BERLIN (Reuters) - A new film about a father-daughter relationship in a world without women was shaped by Casey Affleck’s own struggles with becoming a single parent, the Oscar-winning actor said at the Berlin Film Festival where “Light Of My Life” is premiering.
In the movie, which Affleck directs, he plays a father who isolates his daughter from society in a desperate attempt to protect her from a pandemic that has wiped out most women.
In this dystopia, the father and daughter - dressed as a boy - fear discovery and plan escape routes wherever they stop. They trek through rain and snow, camping in woodland and seeking shelter in an abandoned house, a church and a home with three religious men.
Affleck, who won the best actor Oscar in 2017 for his performance in the family drama “Manchester by the Sea”, said some ideas in the new film could be considered feminist but his goal had not been to make a film with a political message.
“It’s certainly about a young woman sort of asserting herself as the storyteller and beginning to define herself with the narrative that she chooses to tell,” Affleck told a news conference.
Anna Pniowsky, who played the daughter - the only female in the movie other than her mother, who features solely in flashbacks - said: “I think it is partially about showing that women are critical in this world.”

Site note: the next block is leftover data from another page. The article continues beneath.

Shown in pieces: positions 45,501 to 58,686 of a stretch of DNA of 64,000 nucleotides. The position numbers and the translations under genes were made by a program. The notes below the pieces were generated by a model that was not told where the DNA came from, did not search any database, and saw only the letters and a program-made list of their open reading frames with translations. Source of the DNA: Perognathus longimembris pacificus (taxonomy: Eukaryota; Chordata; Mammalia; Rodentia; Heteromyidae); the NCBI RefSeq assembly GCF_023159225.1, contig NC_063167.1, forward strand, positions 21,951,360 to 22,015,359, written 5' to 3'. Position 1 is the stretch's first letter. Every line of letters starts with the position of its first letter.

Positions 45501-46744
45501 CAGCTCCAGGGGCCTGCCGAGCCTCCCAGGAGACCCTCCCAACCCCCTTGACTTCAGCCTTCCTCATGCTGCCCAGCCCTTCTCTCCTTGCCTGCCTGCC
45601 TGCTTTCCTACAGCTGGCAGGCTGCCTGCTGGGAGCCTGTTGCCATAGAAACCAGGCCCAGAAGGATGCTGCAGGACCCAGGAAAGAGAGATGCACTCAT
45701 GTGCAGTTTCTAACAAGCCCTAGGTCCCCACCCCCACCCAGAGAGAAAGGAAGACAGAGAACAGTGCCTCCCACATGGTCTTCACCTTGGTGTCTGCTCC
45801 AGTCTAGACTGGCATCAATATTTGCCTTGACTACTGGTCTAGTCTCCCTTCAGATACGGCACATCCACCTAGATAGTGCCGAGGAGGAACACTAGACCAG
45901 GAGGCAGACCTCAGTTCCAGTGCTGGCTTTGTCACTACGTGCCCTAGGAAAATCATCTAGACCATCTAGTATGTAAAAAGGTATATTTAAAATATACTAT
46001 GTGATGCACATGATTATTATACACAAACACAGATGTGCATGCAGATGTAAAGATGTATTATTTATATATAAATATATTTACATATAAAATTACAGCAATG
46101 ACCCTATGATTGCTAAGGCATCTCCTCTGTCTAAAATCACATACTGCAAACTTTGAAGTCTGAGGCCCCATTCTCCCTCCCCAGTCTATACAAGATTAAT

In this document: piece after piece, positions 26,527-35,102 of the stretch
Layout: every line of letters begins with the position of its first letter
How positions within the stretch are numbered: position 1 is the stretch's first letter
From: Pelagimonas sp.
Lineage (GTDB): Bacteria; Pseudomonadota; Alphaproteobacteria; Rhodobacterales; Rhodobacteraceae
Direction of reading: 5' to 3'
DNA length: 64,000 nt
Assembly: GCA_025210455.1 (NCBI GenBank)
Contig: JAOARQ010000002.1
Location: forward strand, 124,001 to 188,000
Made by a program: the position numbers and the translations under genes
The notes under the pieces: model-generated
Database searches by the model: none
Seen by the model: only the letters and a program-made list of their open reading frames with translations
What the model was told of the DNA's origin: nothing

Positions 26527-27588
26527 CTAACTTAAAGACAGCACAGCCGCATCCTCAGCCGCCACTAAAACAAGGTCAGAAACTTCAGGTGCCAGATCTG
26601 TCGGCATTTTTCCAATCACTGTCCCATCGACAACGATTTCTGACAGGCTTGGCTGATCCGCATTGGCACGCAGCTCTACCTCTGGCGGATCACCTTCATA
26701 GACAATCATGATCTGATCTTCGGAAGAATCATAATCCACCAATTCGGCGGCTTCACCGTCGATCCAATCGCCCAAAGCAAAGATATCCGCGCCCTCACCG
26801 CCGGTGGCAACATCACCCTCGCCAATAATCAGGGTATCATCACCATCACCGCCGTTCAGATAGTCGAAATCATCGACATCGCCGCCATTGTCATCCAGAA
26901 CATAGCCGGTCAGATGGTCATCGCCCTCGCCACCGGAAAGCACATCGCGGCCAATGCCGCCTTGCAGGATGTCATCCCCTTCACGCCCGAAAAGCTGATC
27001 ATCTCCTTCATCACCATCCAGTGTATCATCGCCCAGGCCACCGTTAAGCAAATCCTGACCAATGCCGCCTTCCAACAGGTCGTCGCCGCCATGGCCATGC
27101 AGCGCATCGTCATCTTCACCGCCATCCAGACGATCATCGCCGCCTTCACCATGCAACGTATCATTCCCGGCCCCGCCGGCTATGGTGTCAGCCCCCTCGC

Affleck, who divorced his wife Summer Phoenix in 2017, said he was finding it hard to adjust to life as a single parent when working on the movie and got the idea for it from stories he had told his children and conversations he had with them.
Affleck - the younger brother of actor and director Ben Affleck - has been accused of sexual harassment by female crew members on an earlier film. Two lawsuits alleging unwanted advances were settled out of court for undisclosed sums. An attorney for Affleck denied the accusations at the time.
He said “Light of My Life” had been conceived before the #MeToo movement that took off in 2017 in response to accusations of sexual assault and harassment in the entertainment industry.
But he added: “I think everyone out there has had to do some sort of self-reckoning and think about culturally what part they play and how they can play a positive role no matter how much they like to think of themselves as one of the good guys.”
Asked whether the movie reflected difficult times in his own life, Affleck said that as an actor, “your private life has been sort of invaded”, and he had wondered whether to wait until his children were older to pursue his career.
“It’s definitely difficult sometimes - you know I’ve developed a pretty thick skin but then you have kids and they don’t have such thick skin and you have to do a lot of explaining to them about the world prematurely,” he said.
Reporting by Michelle Martin, Editing by William Maclean